Dr. Castle on Adjuvant Versus Early Salvage Therapy in Prostate Cancer

Erik P. Castle, MD
Published: Tuesday, Feb 27, 2018



Erik P. Castle, MD, professor of urology, Mayo Clinic, discusses the use of adjuvant versus early salvage therapy in patients with prostate cancer, citing his own preference for early salvage therapy.

Though there are data that demonstrate a survival benefit in adjuvant radiotherapy in post-prostatectomy patients with high-risk features such as stage III disease, positive margins, and positive lymph nodes, Castle prefers to observe his patients and give early salvage if necessary.

There are data that have yet to be fully analyzed in ongoing and accruing clinical trials comparing early salvage to adjuvant therapy. Many patients with high-risk features were followed until they were symptomatic in the open prostatectomy series. A large percentage of patients will not recur and won’t be at risk of dying, even though they have some of these high-risk features.

Though there is a role for adjuvant therapy, especially in patients who have a high risk for recurrence and young patients who are going to need trimodality therapy, Castle advocates monitoring patients very closely in a very tight schedule of prostate-specific antigen (PSA) testing, utilizing their time to recurrence, and their PSA kinetics to determine how aggressive to be with radiation.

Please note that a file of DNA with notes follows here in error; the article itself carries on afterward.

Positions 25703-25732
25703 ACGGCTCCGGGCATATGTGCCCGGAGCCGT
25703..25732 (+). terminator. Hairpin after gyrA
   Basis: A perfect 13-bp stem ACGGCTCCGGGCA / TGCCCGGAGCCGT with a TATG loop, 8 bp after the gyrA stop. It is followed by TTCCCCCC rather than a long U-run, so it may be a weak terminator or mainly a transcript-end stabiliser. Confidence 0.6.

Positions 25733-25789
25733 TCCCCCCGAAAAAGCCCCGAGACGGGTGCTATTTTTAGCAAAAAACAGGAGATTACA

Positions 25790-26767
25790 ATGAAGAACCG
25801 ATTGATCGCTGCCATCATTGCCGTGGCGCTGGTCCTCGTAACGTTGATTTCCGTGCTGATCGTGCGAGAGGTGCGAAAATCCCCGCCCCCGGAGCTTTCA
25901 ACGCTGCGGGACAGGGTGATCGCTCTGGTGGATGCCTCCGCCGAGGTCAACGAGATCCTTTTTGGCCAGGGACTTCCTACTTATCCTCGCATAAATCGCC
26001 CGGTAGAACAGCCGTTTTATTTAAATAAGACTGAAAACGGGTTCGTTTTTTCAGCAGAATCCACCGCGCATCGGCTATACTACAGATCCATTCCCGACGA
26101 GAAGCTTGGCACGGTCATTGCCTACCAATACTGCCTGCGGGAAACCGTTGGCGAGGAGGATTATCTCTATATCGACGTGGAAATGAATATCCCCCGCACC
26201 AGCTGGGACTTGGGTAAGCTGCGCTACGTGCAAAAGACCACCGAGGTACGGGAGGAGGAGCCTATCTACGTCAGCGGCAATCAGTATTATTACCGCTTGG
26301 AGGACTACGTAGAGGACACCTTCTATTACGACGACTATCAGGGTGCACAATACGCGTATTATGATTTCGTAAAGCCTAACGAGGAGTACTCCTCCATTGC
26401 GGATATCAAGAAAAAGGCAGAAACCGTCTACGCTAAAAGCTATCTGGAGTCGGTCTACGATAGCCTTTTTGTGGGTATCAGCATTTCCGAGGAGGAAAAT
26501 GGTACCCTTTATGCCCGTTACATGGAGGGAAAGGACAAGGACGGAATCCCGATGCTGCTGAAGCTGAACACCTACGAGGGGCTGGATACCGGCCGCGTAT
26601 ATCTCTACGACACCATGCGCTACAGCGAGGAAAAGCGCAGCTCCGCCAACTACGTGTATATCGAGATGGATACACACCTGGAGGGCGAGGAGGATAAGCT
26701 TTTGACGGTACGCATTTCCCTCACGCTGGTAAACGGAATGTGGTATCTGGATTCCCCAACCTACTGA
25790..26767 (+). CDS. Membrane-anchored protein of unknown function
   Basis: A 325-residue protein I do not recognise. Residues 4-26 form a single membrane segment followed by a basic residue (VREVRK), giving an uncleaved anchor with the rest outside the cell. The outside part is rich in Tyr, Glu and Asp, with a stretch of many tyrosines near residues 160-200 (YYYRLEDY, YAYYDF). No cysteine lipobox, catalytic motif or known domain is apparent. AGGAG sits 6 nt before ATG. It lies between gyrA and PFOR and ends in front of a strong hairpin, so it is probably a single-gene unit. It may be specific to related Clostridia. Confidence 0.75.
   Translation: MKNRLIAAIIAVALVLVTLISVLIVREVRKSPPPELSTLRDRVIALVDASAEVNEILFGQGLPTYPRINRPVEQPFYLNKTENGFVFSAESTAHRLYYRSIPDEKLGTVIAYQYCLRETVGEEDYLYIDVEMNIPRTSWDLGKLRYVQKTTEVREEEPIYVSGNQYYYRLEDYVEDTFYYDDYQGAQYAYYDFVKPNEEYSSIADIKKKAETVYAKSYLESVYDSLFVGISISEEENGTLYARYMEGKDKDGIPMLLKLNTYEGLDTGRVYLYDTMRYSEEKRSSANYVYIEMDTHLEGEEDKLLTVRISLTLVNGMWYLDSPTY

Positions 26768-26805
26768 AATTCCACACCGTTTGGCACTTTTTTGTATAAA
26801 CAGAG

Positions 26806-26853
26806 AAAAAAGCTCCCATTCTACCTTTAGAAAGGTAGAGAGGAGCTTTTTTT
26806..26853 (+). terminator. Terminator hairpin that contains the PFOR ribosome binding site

Erik P. Castle, MD, professor of urology, Mayo Clinic, discusses the use of adjuvant versus early salvage therapy in patients with prostate cancer, citing his own preference for early salvage therapy.

Though there are data that demonstrate a survival benefit in adjuvant radiotherapy in post-prostatectomy patients with high-risk features such as stage III disease, positive margins, and positive lymph nodes, Castle prefers to observe his patients and give early salvage if necessary.

There are data that have yet to be fully analyzed in ongoing and accruing clinical trials comparing early salvage to adjuvant therapy. Many patients with high-risk features were followed until they were symptomatic in the open prostatectomy series. A large percentage of patients will not recur and won’t be at risk of dying, even though they have some of these high-risk features.

Though there is a role for adjuvant therapy, especially in patients who have a high risk for recurrence and young patients who are going to need trimodality therapy, Castle advocates monitoring patients very closely in a very tight schedule of prostate-specific antigen (PSA) testing, utilizing their time to recurrence, and their PSA kinetics to determine how aggressive to be with radiation.
 



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